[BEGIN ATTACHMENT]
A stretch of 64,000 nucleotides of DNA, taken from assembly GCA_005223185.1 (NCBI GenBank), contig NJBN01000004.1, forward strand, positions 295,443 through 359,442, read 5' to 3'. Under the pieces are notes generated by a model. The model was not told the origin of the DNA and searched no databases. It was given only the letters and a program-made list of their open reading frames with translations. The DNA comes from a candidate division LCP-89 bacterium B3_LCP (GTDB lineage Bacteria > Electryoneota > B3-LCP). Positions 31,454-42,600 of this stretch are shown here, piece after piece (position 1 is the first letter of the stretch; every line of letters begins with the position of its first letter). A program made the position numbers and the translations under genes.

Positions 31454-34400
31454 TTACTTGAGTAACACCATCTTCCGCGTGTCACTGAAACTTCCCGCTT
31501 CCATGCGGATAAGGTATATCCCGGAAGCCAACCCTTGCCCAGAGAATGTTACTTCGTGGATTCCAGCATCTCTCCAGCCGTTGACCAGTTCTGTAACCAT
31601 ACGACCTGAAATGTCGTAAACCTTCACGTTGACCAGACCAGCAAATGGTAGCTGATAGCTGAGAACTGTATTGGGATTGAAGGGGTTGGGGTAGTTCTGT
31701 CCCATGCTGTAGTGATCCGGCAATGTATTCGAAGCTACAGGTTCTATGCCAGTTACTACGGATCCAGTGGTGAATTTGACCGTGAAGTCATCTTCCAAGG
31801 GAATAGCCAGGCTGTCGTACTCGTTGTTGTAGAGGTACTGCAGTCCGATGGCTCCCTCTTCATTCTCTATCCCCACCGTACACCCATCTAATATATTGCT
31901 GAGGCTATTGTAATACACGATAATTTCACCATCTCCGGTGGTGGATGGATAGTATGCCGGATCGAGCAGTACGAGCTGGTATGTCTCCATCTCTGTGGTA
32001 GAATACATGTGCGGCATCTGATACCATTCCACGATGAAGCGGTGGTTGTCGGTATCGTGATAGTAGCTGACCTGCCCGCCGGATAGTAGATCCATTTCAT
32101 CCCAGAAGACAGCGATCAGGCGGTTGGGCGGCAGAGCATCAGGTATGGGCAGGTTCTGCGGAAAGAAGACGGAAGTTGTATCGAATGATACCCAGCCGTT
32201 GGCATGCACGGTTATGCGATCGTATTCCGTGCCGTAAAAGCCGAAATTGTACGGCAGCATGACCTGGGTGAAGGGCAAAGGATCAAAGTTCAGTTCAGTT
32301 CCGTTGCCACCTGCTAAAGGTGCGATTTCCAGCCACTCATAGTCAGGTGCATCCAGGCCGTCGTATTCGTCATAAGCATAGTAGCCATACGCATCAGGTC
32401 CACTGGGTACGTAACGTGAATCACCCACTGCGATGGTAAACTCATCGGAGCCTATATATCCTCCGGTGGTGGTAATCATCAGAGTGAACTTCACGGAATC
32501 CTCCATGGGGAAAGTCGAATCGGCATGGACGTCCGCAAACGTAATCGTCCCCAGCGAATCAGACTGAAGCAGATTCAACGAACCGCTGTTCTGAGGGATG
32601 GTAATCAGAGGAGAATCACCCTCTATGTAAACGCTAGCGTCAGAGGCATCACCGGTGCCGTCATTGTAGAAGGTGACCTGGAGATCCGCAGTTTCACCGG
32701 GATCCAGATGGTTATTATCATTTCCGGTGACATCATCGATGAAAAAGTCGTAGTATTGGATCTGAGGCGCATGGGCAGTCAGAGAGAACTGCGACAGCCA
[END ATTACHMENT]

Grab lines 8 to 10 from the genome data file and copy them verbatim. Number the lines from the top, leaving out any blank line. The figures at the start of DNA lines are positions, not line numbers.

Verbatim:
31901 GAGGCTATTGTAATACACGATAATTTCACCATCTCCGGTGGTGGATGGATAGTATGCCGGATCGAGCAGTACGAGCTGGTATGTCTCCATCTCTGTGGTA
32001 GAATACATGTGCGGCATCTGATACCATTCCACGATGAAGCGGTGGTTGTCGGTATCGTGATAGTAGCTGACCTGCCCGCCGGATAGTAGATCCATTTCAT
32101 CCCAGAAGACAGCGATCAGGCGGTTGGGCGGCAGAGCATCAGGTATGGGCAGGTTCTGCGGAAAGAAGACGGAAGTTGTATCGAATGATACCCAGCCGTT